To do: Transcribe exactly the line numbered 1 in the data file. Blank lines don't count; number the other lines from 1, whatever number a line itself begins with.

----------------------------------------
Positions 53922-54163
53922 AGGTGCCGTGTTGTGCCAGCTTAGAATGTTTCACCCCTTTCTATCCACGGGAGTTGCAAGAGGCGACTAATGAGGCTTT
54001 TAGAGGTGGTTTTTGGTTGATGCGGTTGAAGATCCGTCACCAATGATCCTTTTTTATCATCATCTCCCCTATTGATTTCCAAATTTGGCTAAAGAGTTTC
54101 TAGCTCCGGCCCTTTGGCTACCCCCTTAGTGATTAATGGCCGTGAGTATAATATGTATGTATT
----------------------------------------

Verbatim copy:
Positions 53922-54163